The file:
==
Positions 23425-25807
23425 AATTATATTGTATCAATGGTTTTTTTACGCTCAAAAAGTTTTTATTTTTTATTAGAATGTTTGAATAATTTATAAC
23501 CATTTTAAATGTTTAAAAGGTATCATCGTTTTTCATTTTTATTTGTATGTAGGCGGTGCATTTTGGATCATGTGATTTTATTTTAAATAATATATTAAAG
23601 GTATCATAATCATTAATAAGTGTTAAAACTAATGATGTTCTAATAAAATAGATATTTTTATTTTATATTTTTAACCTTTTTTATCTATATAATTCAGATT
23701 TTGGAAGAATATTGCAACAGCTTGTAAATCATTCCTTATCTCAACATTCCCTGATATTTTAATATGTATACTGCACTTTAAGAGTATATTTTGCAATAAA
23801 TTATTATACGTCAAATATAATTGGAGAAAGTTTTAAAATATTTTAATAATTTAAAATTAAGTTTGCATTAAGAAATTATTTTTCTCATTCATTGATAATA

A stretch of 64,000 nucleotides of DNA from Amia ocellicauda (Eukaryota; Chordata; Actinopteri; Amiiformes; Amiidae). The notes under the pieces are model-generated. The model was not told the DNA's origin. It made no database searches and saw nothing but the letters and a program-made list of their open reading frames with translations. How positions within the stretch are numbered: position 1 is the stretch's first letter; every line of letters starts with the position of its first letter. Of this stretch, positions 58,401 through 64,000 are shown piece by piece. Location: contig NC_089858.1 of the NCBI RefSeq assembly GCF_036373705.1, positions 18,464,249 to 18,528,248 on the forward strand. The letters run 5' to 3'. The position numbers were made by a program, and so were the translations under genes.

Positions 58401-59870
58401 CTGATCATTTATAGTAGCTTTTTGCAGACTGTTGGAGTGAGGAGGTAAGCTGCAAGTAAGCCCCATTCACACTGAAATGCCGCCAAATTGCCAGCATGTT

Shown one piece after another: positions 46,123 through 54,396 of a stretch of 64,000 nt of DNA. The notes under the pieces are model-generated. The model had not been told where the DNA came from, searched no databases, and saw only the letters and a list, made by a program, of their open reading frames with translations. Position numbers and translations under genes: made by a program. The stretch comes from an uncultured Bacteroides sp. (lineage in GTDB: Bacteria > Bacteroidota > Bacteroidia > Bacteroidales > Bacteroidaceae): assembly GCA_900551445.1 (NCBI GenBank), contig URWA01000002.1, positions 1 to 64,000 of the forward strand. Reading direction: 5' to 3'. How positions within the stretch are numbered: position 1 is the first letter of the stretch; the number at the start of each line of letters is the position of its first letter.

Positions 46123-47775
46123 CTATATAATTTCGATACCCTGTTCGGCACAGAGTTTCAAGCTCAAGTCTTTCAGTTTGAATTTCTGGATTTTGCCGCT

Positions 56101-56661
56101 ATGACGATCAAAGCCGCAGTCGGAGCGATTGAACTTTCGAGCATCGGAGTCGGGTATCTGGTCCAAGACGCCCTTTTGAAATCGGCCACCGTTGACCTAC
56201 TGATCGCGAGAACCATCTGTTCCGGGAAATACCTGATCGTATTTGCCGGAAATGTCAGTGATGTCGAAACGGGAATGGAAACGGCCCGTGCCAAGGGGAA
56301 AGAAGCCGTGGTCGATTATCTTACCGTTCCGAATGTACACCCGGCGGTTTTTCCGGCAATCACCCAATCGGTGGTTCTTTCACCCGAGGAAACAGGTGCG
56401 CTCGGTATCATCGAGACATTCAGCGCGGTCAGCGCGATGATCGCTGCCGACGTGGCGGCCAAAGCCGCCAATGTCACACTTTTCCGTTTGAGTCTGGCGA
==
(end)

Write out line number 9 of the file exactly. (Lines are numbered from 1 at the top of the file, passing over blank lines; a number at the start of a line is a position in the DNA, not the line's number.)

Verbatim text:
58401 CTGATCATTTATAGTAGCTTTTTGCAGACTGTTGGAGTGAGGAGGTAAGCTGCAAGTAAGCCCCATTCACACTGAAATGCCGCCAAATTGCCAGCATGTT